Saturday, 7 December 2013

Eldon Wesley Booker fell asleep in the hope of the resurrection


Texas State University: central promenade with...
Texas State University: central promenade with Old Main at the end. (Photo credit: Wikipedia)
Dear brothers, sisters and friends:

Eldon Wesley Booker

Wesley was born June 25, 1951, in San Saba, Texas, the second son of Eldon S. Booker and Ruth Hatcher Booker. He was baptized into Christ by the Christadelphians of Lampasas, Texas, on June 28, 1970, and remained faithful to the gospel for the remainder of his life. He fell asleep in the hope of the resurrection, in Austin, on December 4, 2013, at the age of 62.

Wesley was married to Mary Ellen Miller in 1976. He has two children, Elizabeth Ruth Booker Hudson (of Austin) and Daniel Thomas Booker (of Oakland, California), who survive him. Wesley is also survived by his brother George Booker, his sister-in-law Barbara Booker, and his nephew Adam Booker, along with Adam's wife Wallesha and their daughter Miriam (all of Austin). He will be remembered with love and fondness by many others, both in Austin and around the world, whom he touched by his preaching and practicing his Bible-based faith.

In 1974, Wesley graduated from Southwest Texas State University (now Texas State University)
in San Marcos. For almost 30 years he taught school, mainly in the Round Rock ISD and mostly fifth-graders. He often said that teaching 11 and 12-year-old students helped him develop his method of teaching people of all ages, by the simplest means possible. He developed the facility of making difficult subjects easy to grasp, following the principle that you can teach anyone almost anything if you make it as simple as possible, but no simpler.

Many of his summer vacations were spent training young Christadelphians how to present the gospel message to others, while leading them in the "Truth Corps" program -- putting what they were learning into practice by teaching vacation Bible schools and talking to interested friends and family about the Bible and its simple message. Many of the graduates of that program returned to their homes in North America and elsewhere, to continue the work of teaching Sunday school and outreach to others.

Wesley had an almost encyclopedic knowledge of the Bible, quoting verses practically at will, and invariably relating each verse to its immediate context without the need to consult his Bible. Even though he taught a simple Bible message, his eagerness to learn more about the Bible made him quite capable of carrying on more detailed and advanced discussions about its message and teachings. In 1985, Wesley entered a national Bible knowledge competition, in which he won a regional competition. Out of quite a number of competitors at the national tournament in Grand Rapids, Michigan, he placed second. The winner, after talking with Wesley for a while, admitted that he envied Wesley's good knowledge of the Bible and its message -- whereas his own knowledge (aided by what he called a photographic memory) was confined to facts without practical application.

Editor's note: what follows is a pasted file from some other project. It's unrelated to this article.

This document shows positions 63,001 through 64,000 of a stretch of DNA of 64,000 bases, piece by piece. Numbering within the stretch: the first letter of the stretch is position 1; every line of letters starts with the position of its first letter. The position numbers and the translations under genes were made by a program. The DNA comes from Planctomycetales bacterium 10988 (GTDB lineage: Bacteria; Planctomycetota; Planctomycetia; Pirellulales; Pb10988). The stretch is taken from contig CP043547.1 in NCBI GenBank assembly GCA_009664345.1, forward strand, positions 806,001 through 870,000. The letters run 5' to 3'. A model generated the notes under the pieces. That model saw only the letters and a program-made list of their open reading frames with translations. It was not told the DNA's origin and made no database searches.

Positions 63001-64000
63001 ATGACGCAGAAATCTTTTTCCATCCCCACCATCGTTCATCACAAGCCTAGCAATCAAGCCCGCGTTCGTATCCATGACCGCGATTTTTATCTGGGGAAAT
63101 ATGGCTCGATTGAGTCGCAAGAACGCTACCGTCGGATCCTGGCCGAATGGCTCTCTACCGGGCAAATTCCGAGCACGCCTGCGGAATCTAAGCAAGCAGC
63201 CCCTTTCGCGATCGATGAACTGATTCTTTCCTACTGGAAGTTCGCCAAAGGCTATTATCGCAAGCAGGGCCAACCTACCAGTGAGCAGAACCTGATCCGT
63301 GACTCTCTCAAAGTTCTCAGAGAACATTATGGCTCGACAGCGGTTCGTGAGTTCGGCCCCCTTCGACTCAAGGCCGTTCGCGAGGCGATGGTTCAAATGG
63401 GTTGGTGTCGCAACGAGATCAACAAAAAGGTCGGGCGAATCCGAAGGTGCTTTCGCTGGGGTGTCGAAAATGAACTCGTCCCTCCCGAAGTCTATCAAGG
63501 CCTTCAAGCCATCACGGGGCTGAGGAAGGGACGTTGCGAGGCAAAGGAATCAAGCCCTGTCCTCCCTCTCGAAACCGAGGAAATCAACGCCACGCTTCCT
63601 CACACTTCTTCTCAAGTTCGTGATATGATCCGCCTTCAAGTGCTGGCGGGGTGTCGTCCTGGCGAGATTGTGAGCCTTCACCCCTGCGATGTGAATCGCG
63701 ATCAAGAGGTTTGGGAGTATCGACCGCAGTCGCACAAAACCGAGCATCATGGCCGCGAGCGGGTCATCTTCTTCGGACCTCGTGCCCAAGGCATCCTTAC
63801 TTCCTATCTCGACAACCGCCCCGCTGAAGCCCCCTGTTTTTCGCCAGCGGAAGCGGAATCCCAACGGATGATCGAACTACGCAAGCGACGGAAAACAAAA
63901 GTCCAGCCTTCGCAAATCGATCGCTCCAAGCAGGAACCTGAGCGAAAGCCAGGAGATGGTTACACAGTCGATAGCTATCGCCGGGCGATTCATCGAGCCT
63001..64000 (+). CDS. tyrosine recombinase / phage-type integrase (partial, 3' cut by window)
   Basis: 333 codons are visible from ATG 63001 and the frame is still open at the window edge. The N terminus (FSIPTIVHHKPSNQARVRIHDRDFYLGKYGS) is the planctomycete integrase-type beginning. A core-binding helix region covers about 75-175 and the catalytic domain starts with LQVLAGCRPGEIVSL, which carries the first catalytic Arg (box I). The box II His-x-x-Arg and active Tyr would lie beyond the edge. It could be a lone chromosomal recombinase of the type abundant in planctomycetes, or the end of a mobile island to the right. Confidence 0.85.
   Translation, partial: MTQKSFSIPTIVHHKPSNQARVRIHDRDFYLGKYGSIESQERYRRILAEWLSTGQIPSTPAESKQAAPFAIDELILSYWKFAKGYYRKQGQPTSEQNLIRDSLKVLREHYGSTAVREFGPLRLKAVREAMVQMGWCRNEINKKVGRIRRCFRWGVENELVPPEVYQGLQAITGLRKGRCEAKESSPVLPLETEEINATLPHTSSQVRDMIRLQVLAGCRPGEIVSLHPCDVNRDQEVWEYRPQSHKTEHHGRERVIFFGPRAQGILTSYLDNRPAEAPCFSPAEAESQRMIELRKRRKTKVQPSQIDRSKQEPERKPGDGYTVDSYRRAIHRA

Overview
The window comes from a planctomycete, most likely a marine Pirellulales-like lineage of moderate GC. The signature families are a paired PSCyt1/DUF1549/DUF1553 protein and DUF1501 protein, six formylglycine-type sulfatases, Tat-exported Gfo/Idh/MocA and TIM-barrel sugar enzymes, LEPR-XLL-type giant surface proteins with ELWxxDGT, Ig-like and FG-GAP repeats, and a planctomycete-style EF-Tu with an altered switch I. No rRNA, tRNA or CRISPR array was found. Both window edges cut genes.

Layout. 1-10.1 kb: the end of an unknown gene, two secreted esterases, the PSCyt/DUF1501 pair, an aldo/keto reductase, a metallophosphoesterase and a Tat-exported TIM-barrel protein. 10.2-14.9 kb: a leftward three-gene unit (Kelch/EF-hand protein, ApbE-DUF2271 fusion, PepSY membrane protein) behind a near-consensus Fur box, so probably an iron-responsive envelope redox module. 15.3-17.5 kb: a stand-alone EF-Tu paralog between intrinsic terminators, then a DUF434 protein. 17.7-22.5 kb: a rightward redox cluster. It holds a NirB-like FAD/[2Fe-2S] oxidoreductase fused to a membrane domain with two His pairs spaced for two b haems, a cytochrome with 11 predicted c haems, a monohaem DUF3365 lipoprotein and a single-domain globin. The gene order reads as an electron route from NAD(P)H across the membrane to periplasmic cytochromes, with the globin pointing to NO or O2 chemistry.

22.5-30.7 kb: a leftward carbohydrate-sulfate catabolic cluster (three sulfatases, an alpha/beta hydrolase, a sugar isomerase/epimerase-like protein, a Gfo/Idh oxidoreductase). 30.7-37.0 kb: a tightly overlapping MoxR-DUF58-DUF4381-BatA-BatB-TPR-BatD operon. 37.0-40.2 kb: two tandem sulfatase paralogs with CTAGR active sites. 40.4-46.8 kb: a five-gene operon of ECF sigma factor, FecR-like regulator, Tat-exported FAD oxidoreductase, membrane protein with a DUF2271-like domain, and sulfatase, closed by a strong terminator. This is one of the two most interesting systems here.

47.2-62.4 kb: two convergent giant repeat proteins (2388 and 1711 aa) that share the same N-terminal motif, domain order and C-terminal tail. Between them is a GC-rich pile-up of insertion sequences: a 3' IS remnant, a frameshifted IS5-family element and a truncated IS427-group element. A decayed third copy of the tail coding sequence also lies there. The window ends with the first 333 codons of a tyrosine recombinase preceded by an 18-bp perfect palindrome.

In characteristic fashion, Wesley then donated his prize money to a couple of Christadelphian charities.

After his retirement from teaching, Wesley devoted himself to preaching and teaching the Bible in various places, along with pastoral work and some prison ministry. Many Christadelphians throughout the United States and Canada met Wesley and became his friends during that time.

While in Austin, Wesley served as a volunteer delivering meals for Meals on Wheels. He also used his ability to teach in various ways. He was an expert tennis player, and he often coached young people in the sport. In later years he taught retired folks to play bridge at the senior center in south Austin. In addition to his natural family and his faith-based family of Christadelphians, he had what might be called his "tennis" family (with whom he played regularly until the last few months), as well as his "bridge" family (with whom he also played regularly). While a strong competitor in all sports and games, who won much more often than he lost, he was a gracious and humble person, without pretense, of whom many people speak well and absolutely no one speaks ill.

Wesley was in practically perfect health for his entire life, and the brain tumor (a glioblastoma multiforme) which took him came on suddenly and without warning. His illness, while not lingering, did take away his wonderful mind over the course of several months, step by painful step. As long as he could, however, Wesley read his old Bible, well-marked with his own comments and cross-references, while taking time to watch his beloved Atlanta Braves in the baseball playoffs. He died in the sure hope of the return of Jesus Christ to this earth, to raise and judge the dead and to establish God's kingdom. He will be laid to rest at the Johnson Family Cemetery in Stonewall, Texas, alongside his father and mother, and near his grandmother and his great-grandparents.



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Those who would like to donate to a charity in Wesley's name may send their contributions to: Agape in Action -- U.S., 521 Valmont Drive, Monrovia, CA 91016. Agape in Action builds and operates homes and schools for orphaned and poor children in Africa and India.

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